ALBA-FKNE Diversity Prize 2020 awarded to Erin Schuman
Professor Erin Schuman has been awarded the Diversity prize 2020 for her contribution to advancing gender equality in brain research.
The prize highlights a scientist or group that has made outstanding contributions to promoting diversity in brain sciences and is a partnership between the ALBA Network and the FENS Kavli Network of Excellence (FKNE), with the support of the FENS CHET (Committee of Higher Education and Training of the Federation of European Neuroscience Societies). The announcement was made on Monday 13th July 2020 in the Open Theatre of the FENS 2020 Virtual Forum and on FENS social media channels under the form of a video.
“It is important to recognise actions taken by scientists – often without personal gain – to promote diversity in order to create role models and inspire others in the neuroscience community to think on how they can also act to the support the cause”, said Dr Andrew Lin, FENS Kavli Scholar and chair of the ALBA-FKNE Diversity Prize Committee. “Prof Schuman exemplifies such commitment by furthering the cause of women in science at every occasion. For example, she regularly pushes for gender balance in recruitment and evaluation panels or speakers at meetings she is involved in. The achievements of Prof Schuman reflect the mission of ALBA and FKNE to support initiatives for a more inclusive scientific community.”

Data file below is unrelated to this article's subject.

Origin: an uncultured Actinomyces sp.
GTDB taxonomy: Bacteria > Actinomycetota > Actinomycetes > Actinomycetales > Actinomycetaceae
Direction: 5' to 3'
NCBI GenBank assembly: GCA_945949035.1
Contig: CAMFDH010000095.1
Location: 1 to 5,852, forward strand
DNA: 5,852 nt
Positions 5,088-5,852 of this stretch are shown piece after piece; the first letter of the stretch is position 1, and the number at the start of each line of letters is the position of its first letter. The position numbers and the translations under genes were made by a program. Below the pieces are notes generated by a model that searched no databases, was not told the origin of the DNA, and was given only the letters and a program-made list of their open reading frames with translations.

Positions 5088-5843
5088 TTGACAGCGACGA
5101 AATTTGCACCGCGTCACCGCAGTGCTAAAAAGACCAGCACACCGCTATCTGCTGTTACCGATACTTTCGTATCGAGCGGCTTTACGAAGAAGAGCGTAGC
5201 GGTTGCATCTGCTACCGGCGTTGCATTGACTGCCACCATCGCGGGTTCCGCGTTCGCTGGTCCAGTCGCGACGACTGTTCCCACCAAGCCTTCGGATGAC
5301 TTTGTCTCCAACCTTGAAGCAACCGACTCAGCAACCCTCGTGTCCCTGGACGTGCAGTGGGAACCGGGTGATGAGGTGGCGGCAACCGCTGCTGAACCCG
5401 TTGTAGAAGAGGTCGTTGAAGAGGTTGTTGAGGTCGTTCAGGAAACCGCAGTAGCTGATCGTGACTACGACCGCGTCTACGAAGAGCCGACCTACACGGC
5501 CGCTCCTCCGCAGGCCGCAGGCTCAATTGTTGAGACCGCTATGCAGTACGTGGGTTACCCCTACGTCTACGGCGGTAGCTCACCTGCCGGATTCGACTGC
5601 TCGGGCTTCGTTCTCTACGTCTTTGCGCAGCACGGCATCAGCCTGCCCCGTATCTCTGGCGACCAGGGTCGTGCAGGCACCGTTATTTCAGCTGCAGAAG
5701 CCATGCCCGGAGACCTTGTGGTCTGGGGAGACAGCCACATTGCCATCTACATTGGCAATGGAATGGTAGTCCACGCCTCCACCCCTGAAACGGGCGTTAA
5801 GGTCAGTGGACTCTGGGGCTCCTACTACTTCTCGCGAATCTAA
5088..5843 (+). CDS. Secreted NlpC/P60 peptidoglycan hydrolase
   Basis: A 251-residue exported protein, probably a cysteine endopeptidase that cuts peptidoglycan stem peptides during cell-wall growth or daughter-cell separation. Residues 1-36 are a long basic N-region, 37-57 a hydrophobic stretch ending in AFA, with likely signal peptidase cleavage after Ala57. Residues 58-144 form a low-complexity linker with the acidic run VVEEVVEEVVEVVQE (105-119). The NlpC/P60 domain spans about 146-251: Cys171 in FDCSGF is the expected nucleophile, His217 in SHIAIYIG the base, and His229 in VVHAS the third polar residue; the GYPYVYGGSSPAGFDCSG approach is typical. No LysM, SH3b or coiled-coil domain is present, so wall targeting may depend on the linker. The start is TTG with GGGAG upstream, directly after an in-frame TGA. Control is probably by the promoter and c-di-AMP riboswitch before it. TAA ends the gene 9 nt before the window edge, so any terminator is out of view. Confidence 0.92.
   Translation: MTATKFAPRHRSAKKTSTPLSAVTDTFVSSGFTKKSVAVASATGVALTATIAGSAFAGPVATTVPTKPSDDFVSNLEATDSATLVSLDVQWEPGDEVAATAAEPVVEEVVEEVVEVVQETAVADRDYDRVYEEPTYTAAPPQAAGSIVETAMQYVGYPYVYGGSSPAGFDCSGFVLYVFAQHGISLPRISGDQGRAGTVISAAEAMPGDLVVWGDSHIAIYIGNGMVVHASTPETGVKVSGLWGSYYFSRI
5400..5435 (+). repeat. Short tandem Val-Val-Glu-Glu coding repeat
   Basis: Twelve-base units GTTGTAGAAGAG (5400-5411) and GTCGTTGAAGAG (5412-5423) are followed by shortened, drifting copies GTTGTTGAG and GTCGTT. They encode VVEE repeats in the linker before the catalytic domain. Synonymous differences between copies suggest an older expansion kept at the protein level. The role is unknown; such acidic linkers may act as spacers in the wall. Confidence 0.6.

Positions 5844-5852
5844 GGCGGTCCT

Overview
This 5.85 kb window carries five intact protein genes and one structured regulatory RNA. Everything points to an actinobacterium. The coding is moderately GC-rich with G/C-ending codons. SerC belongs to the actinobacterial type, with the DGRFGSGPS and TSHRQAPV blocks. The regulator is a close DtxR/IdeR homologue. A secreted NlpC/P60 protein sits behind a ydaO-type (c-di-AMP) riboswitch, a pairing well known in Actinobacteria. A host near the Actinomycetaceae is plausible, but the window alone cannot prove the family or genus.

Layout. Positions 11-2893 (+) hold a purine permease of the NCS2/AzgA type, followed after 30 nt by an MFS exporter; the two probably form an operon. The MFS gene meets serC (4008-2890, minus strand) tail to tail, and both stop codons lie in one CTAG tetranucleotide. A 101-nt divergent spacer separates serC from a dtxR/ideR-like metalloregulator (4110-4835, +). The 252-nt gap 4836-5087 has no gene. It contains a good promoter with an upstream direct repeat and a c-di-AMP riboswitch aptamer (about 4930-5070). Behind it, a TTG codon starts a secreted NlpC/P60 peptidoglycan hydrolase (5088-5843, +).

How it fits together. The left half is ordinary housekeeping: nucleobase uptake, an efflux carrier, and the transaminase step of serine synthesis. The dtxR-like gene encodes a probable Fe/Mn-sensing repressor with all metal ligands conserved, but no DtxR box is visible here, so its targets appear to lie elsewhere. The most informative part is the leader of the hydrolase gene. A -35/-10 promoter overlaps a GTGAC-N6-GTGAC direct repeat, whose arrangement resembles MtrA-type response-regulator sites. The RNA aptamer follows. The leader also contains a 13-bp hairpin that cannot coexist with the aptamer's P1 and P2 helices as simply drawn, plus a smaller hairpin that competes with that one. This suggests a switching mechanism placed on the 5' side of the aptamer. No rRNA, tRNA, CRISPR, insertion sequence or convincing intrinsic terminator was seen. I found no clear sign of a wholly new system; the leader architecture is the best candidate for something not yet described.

Prof. Erin Schuman, Director of the Department of Synaptic Plasticity at the Max Planck Institute for Brain Research in Frankfurt, received the award and a €2,000 prize for her constant efforts in fostering gender equality in neuroscience. Among other issues, she has been very active in reducing the burden of childcare – that often falls more heavily on women. While working at Caltech, she was a pioneer in implementing the policy to automatically extend tenure clocks for parents. When taking on her position at the Max Planck Institute, she pushed for the creation of a childcare facility on campus and for local infant care. Schuman stressed the importance of continuing to work on increasing diversity in science: “The notion of diversity is important in life, particularly in science, where we rely on creativity to generate new hypotheses in order to learn how the brain works. To make use of only one half the population, one half of the brain power, will slow us down.”
The ALBA-FKNE Diversity Prize, awarded for the first time in 2020, will be celebrated every year at the FENS Forums of Neuroscience and FENS Regional Meetings.
The ALBA Network aims to promote equity and diversity in the brain sciences. The goal of ALBA is to establish a global network in order to share best practices and provide better visibility, networking and mentoring opportunities to scientists from underrepresented groups in brain research.
The FENS-Kavli Network of Excellence (FKNE) is a self-organised and
multidisciplinary Network comprising 30 outstanding early- to mid-career independent European neuroscientists. Inaugurated in 2014 by FENS and The Kavli Foundation, FKNE aims to improve neuroscience research in Europe and beyond through scientific exchange, providing opportunities for young scientists and facilitating dialogue between scientists, policymakers, and society.
The FENS Committee of Higher Education and Training (CHET) is responsible for the short-term strategy and for science-related issues around the implementation and development of programmes for higher education and training within the Federation of European Neuroscience Societies (FENS).